The direct descendant of 1997’s muscle-obsessed male character design can be found in 2007’s Crysis. Nomad and his squad are equipped with nanosuits, which give them the appearance of a kind of cyborg adonis, the rope-like textures of their attire mimicking a bodybuilder’s shredded physique.
If you take any stock in the idea that unrealistic body images in entertainment media can negatively affect your own self-esteem, it is hard to whoop and holler about this one, but Crytek do deserve credit for creating such an immediately recognisable character design. It only takes a glimpse of that red visor looking back past his enormous armoured deltoids to know which series you are dealing with.
Make sure you don’t miss the first part of this three-part series in which we examine the character design of 1997’s games.
Nomad himself is white under the suit, but his commanding officer Prophet is black. Along with Staff Sgt. Griggs and Lt. Vasquez in Call of Duty: Modern Warfare, also released in 2007, Prophet is an indication that, although depictions of men are still steroidal during this time, they are at least occasionally non-white. Well, if you look beyond the protagonists.
BioShock offers a different take on the fusion of man and machine with its Big Daddies. Unlike Crysis, the result of genetic splicing produces a distinctly non-aspirational visual image in the Big Daddy’s design. His appearance under the diving helmet is purposely ambiguous, but it is implied that whatever lies beneath the suit is not a pretty sight. Despite coming into existence through such unusual circumstances – unregulated biological experiments on the ocean floor – the Big Daddy shows plenty of recognisable tropes: those exaggerated boots, the huge fists, the weaponised arm.
Despite all this powerful imagery, their relationship with Rapture’s Little Sisters subverts a lot of the macho behaviour you might expect from a game character who looks like this. Big Daddies lollop around, moaning pathetically when they cannot find a little sister, and never act assertively but instead are always reactionary enemies.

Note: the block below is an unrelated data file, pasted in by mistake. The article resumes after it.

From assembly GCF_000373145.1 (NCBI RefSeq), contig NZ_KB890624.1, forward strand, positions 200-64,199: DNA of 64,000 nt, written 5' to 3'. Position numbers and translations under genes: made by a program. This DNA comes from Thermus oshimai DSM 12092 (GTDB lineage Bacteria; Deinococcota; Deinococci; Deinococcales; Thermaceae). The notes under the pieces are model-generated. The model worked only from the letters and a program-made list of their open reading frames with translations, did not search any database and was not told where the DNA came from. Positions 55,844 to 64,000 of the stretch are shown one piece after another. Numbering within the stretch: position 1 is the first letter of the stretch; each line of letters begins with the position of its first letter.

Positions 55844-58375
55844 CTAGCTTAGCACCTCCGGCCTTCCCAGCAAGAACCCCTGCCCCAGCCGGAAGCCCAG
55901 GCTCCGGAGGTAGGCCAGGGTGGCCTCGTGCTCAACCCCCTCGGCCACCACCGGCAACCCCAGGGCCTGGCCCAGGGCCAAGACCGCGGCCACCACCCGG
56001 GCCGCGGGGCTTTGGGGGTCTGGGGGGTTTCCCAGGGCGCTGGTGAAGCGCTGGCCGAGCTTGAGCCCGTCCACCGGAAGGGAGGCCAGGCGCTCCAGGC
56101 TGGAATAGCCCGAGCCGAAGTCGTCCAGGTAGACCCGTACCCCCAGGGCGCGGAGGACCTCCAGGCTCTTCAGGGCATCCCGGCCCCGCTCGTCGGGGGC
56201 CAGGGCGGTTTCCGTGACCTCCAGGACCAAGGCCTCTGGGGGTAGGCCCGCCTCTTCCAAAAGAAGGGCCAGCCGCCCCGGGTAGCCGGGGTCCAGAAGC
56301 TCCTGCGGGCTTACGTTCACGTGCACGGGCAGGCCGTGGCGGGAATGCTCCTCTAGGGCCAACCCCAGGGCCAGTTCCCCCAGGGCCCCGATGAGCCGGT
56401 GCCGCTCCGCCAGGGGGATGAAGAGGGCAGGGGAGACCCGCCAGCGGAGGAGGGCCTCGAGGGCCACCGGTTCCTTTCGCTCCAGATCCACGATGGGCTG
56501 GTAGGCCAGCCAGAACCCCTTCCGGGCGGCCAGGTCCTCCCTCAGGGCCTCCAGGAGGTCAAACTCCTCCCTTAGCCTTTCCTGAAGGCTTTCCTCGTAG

With the record now secured for ‘longest time spent discussing 2007 in gaming without mentioning The Orange Box’, let’s now turn our attention to The Orange Box. In it are three titles with iconic, masterfully-designed characters, each of them fulfilling the different demands of their respective games. Team Fortress 2’s roster is a gallery of distinctive silhouettes, designed by necessity to be identifiable in a heartbeat. You need to know whether that’s a Pyro or a Sniper you are aiming at in the heat of battle, after all.
More than that, Valve imbued an impressive amount of personality into each class using just a handful of voiced lines and gestures – an approach that has now been copied verbatim so many times elsewhere (Overwatch, most recently) that it seems the agreed upon foundation for a whole genre, the ‘hero shooter’. What Valve probably did not anticipate at the time was that, by establishing such strong characters in a game, which players would build an affinity for over time, they created an appetite for visual customisation that still cannot be satiated or over-commodified in 2017. We are coming close to that point with the Loot Box Backlash, of course, but it has taken a while to get here.